Scott Rothstein law partner gets 2 years in prison
By Kluger, Kaplan, Silverman, Katzen & Levine, P.L. September 2, 2011
Breaking news regarding the Scott Rothstein saga.
Read the full story here.
By Peter Franceschina, Sun Sentinel
12:23 p.m. EDT, September 2, 2011
West Palm Beach—
Scott Rothstein’s former law partner and longtime friend Howard Kusnick was sentenced to two years in prison Friday morning for his role in one of the notorious Ponzi schemer’s more unique legal charades.
“I stand here at truly humbled as I can [be],” Kusnick told the judge. “Through my actions I hurt innocent people. I damaged them without any justification. I am truly sorry.”
Kusnick, 59, of Tamarac was one of Rothstein’s oldest associates, having first practiced law with Rothstein in the early 1990s when they formed a small firm, Kusnick & Rothstein, in Plantation, long before Kusnick joined the meteoric Rothstein Rosenfeldt Adler firm in downtown Fort Lauderdale.
Through his defense attorney, Kusnick has maintained that he had no knowledge of Rothstein’s massive $1.4 billion investment fraud scheme. But when his old friend asked for help in duping prominent car dealer Ed Morse in a legal case, Kusnick played along in a complex deception, and he pleaded guilty to a federal fraud charge.
He was ordered Friday to pay $310,000 in restitution to Morse.
Kusnick will remain free until Nov. 4 when he must surrender. He asked that he be allowed to serve his prison term in a facility near Montgomery, Ala.
He was drawn into Rothstein’s criminal conspiracy when he worked on a civil case in which Rothstein admitted defrauding Morse and his wife out of $57 million, using fictional court orders involving a lawsuit the couple had filed against an interior decorator.
Although he was not involved in forging those documents, Kusnick admitted to writing a fraudulent letter Rothstein used to convince the Morses that he was pursuing a lawsuit that did not exist.
The fake court orders were forged in the name of U.S. District Judge Kenneth Marra, who was randomly assigned to preside over Kusnick’s criminal case in West Palm Beach.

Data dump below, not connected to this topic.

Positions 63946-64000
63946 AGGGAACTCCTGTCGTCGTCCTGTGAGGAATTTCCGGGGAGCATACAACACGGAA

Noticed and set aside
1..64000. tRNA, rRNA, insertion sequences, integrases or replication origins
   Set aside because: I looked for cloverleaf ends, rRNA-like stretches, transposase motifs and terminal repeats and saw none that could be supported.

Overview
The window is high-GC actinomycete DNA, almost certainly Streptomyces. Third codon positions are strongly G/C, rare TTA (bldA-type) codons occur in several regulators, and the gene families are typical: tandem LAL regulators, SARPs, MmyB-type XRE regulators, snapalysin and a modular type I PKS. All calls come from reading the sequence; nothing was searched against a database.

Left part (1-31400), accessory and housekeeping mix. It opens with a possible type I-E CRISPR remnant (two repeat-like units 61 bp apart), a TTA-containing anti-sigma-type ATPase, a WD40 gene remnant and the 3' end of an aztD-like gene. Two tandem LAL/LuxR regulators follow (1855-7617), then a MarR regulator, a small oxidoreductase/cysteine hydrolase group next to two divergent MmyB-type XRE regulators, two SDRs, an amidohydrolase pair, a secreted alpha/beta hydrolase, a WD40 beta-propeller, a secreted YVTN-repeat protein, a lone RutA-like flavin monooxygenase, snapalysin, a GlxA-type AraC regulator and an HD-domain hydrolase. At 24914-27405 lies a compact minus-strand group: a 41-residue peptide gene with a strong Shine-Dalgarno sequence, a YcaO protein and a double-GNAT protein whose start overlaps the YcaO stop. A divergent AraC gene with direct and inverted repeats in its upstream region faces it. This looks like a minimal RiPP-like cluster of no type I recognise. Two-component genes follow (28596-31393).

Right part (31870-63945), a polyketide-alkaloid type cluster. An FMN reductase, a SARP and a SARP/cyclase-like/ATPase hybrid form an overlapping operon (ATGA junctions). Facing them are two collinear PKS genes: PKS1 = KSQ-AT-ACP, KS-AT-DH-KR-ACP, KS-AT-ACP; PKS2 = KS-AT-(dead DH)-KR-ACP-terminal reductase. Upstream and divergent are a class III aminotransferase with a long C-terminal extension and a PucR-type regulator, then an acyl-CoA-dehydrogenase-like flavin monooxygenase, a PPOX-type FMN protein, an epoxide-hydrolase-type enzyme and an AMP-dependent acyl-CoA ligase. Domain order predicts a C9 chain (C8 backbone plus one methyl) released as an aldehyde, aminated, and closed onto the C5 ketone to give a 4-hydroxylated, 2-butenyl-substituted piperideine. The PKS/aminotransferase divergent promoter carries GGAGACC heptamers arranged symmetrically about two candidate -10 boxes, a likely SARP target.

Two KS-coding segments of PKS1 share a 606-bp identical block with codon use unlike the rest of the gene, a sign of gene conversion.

Ahead of the sentencing, Kusnick’s attorney, Kendall Coffey, wrote in a memo to the judge that Kusnick accepted responsibility for his crimes and was deeply remorseful, prepared to face his judgment. Coffey noted that Kusnick had ethically practiced law for 28 years and served the community, before his entanglement with Rothstein. Kusnick was voluntarily disbarred from practicing law after pleading guilty in June to a single count of wire fraud.
“With his reputation destroyed, his career ruined and his finances devastated, Howard Kusnick now faces federal prison. And yet for him, these matters are not the worst of it,” Coffey wrote. “More than even these things, he now lives with a profound sense that he has betrayed the profession and professional ideals he embraced for more than 30 years, resulting in significant harm to innocent victims.”
Kusnick was the second of four Rothstein associates to learn his fate in recent weeks. Nightclub impresario Stephen Caputi, 54, of Lauderhill, Rothstein’s partner in Café Iguana in Plantation, was sentenced last month to five years in prison. He admitted to impersonating bank officers to help dupe Rothstein investors.
Two of Rothstein’s law firm technology specialists, Curtis Renie, 38, of Pembroke Pines and William J. Corte, 38, of Plantation, await sentencing in late September, after pleading guilty to fraud charges. They admitted to creating fraudulent web sites to make it look like Rothstein’s bank accounts were teeming with hundreds of millions of dollars.
Rothstein, 49, is serving a 50-year prison sentence after pleading guilty to racketeering, money laundering and fraud. He is serving the sentence in an undisclosed location after helping authorities prosecute a reputed Mafia figure. His investment fraud – the largest ever in Florida – collapsed in fall 2009. Investors lost $363 million, much of which went to fund Rothstein’s extravagant lifestyle.
Federal prosecutors have said in court documents that they are moving toward a “multi-defendant” indictment of Rothstein’s top co-conspirators by the end of the year.
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